By Jim Caple
Page 2 columnist

SURPRISE, Arizona -- Rule 21 (d), the one posted in every major league clubhouse, covers every form of gambling, but it doesn't cover this situation. The major league rulebook covers the infield fly drill, but it doesn't cover this situation. And baseball's unwritten rulebook covers every score for when it's appropriate to steal a base, but it doesn't cover this situation.

Showalter, Rodriguez & Hicks
It was a black-tie affair when A-Rod was named team captain of the Texas Rangers.

Nothing does. There simply is no rule that expressly prohibits a player on one team from being the captain of another team.

So can Alex Rodriguez still be the captain of the Texas Rangers even though he was traded to the Yankees?

"That's funny," Texas outfielder Kevin Mench said. "Why don't you ask Buck? He would probably throw you out of his office."

"I don't think so," Texas reliever Jeff Zimmerman said. "I think the C on his uniform was rescinded as soon as he put on the Yankee pinstripes."

The Rangers announced in late January that A-Rod would be their team captain, the second in the club's history. That captaincy proved to be shorter-lived than Roger Clemens' retirement and nearly as short as Britney Spears' marriage. As you may have read in the transactions section of the sports pages ("DEALS: Texas -- Traded SS Alex Rodriguez to NY Yankees for 2B Alfonso Soriano and 30 pieces of silver"), the Rangers traded A-Rod to the Yankees just weeks later.

Glendon Rusch signed with the Rangers in late January and the way he figures it, he and the Rangers' team captain were teammates for "about zero days." And there are no signs of Alex in the Rangers clubhouse this spring. No T-shirts with inspirational slogans ("I'm probably pretty sure everything will work out for the best"). No bulletin board notices announcing team picnics at his condo ("Black-tie only, please" ). No Rodriguez-coordinated NCAA tournament pools ("$25,000 minimum buy-in").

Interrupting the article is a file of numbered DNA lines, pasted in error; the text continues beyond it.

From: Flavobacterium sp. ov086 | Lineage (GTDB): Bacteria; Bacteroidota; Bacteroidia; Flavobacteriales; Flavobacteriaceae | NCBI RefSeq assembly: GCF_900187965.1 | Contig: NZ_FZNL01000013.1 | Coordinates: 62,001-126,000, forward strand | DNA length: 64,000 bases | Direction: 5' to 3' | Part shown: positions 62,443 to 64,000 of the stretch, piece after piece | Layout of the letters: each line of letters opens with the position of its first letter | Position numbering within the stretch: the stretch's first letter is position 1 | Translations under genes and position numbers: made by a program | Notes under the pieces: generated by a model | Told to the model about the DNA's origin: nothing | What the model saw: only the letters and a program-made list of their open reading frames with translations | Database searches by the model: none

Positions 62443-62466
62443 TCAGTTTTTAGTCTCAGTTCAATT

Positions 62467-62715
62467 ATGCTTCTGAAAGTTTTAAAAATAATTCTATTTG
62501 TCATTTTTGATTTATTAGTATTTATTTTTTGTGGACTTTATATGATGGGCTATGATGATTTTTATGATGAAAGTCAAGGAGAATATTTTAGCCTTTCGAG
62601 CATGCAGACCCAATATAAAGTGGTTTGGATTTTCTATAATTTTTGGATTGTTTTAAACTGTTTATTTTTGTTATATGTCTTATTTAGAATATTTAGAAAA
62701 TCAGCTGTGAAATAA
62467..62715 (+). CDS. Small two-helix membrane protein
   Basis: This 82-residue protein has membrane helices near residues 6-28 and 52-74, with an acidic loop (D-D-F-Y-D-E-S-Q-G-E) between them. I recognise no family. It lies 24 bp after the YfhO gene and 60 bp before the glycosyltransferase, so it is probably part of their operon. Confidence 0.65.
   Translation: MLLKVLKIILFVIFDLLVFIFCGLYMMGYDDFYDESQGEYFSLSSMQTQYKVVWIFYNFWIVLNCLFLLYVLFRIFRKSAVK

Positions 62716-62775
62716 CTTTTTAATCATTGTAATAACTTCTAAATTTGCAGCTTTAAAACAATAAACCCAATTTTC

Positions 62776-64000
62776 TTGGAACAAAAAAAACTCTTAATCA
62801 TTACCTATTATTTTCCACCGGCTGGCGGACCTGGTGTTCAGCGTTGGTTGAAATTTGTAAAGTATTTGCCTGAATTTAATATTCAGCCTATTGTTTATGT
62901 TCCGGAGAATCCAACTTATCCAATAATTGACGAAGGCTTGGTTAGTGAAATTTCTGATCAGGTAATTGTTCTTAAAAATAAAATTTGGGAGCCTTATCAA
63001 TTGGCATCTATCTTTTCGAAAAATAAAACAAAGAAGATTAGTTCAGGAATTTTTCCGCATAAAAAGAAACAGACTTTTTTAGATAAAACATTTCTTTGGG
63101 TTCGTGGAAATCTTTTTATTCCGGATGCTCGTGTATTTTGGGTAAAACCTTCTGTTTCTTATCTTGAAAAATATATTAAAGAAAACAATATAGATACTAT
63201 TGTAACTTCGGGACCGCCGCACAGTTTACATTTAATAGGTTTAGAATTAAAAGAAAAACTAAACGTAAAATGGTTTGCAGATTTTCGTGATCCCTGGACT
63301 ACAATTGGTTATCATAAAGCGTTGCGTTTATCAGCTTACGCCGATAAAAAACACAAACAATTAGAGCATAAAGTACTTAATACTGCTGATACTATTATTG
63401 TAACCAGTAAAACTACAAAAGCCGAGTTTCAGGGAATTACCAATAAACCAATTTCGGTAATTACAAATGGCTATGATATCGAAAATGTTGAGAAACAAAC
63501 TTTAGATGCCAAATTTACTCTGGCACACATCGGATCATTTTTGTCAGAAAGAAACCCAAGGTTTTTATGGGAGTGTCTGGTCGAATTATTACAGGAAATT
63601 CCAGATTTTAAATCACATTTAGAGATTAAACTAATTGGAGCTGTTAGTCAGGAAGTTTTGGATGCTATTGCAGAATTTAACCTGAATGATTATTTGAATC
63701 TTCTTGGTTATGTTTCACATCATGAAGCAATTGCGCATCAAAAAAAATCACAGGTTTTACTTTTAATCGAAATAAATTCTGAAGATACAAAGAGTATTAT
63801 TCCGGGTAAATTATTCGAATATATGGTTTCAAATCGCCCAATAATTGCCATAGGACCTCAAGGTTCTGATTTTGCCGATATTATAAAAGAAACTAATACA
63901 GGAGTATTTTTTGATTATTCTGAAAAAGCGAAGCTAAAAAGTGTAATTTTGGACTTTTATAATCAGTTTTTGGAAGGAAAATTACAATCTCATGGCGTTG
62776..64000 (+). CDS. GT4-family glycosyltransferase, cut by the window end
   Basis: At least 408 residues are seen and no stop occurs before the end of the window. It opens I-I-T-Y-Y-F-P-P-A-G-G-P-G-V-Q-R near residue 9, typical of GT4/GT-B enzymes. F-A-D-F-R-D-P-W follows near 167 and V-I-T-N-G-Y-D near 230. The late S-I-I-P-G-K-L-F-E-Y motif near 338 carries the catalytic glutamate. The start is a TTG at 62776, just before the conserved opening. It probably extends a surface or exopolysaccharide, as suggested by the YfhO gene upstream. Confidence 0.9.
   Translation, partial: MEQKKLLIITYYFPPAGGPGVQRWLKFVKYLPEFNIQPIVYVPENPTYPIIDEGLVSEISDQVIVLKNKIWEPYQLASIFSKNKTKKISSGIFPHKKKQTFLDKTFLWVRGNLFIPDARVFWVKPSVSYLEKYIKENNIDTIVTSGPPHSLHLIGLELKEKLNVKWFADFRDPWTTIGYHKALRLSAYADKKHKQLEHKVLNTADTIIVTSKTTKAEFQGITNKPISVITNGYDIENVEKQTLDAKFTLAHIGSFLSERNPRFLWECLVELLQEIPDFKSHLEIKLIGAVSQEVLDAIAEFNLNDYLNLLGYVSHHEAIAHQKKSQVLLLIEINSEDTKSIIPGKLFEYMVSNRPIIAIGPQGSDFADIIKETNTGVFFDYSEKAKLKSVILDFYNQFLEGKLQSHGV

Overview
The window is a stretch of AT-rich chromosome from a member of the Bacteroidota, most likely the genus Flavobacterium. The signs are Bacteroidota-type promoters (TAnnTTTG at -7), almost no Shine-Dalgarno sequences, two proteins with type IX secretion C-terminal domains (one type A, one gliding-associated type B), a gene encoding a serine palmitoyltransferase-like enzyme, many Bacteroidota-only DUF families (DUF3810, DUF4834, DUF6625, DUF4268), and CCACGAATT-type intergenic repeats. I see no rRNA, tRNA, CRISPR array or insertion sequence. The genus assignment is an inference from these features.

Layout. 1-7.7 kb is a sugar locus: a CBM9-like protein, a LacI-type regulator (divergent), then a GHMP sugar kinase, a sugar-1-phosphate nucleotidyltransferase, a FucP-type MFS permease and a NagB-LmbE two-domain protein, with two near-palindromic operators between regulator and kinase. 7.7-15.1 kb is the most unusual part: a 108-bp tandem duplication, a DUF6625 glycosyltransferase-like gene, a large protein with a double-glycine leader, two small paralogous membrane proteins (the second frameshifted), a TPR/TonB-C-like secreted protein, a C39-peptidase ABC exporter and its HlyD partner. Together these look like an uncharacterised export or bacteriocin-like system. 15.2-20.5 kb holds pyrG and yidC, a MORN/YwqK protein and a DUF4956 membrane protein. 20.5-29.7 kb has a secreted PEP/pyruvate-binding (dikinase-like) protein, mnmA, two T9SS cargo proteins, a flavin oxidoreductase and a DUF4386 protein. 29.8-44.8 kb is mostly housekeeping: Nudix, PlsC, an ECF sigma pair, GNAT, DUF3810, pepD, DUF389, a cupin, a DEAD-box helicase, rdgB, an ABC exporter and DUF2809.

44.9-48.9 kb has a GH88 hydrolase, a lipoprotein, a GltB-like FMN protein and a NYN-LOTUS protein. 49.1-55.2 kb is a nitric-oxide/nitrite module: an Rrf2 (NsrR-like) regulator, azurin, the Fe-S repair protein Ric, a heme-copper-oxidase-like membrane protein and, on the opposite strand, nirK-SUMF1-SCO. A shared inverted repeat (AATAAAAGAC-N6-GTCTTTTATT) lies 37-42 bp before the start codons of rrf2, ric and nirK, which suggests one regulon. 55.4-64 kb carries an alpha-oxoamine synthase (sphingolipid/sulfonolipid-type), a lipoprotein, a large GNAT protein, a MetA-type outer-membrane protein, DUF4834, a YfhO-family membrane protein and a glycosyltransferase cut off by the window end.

"The only time you hear about it," infielder David Newhan says, "is when you go out in the field and some drunk in the stands yells, 'Where's A-Rod?' "

It's such a shame. The Rangers and Alex seemed so excited when they announced the whole captain thing. Couldn't A-Rod still serve in that role despite playing for New York? After all, the Yankees already have a captain.

Phillies outfielder Doug Glanville, who played with A-Rod in Texas last year, not only says he can, but also knows just the way to make it happen.

"With my engineering background, I see no problem in Alex remaining captain of the Rangers from afar," Glanville suggests. "In this day and age, technology has allowed us to bridge distances like never before.

"My first thought is that they can create either a cardboard image of A-Rod or some sort of bronze-like statue and attach a BlackBerry, laptop, pager and cellphone to this image. For good measure, we can attach one of the rovers that landed on Mars to cover anything we missed. He can then send instructions to the Rangers team via fax, page, Internet, e-mail, wireless, cell phone, however he sees fit."

Alex Rodriguez
But perhaps there's a way A-Rod can still serve as the Texas captain?

Hmmm. A bronze statue or a wax figure from Madame Tussaud's might be more realistic, but remember, the Rangers are trying to cut costs. The cardboard cutout is probably the way to go, mostly because they're readily available. "It would be easy to find them," Zimmerman says. "Everywhere we played, there would be seven or eight young girls holding up A-Rod cutouts in the stands and asking for autographs."

OK. So we can get the cutouts. On the one hand, they won't have the range, power, arm or speed of A-Rod. On the other hand, they won't cost $252 million.

"I would suggest that they put this in the dugout during games and he can pump up the troops through any media he likes," Glanville goes on. "He can wear a pager during his games, and maybe in between innings check the away scoreboard and send an appropriate motivational response to the Rangers when necessary. The technology is there for him to even send a recipe for his wife's brownies, if he deems it necessary, to get his former teammates in the right frame of mind."

So, it can work, even if there are some thorny issues to sort out. Who is responsible for carrying the cutout to the baseline for team introductions on Opening Day? Does the cutout get a separate room on road trips? If the Rangers reach the postseason, would A-Rod be eligible for a full World Series share?

And most importantly, what happens when the Rangers play the Yankees?

"There may be some conflict of interest issues," Glanville acknowledges. "Maybe the Rangers have a former Yankee on their team and they can designate him temporary Yankee team captain during the series. He can have the same privileges as A-Rod. That may make both sides happy."

Jim Caple is a senior writer for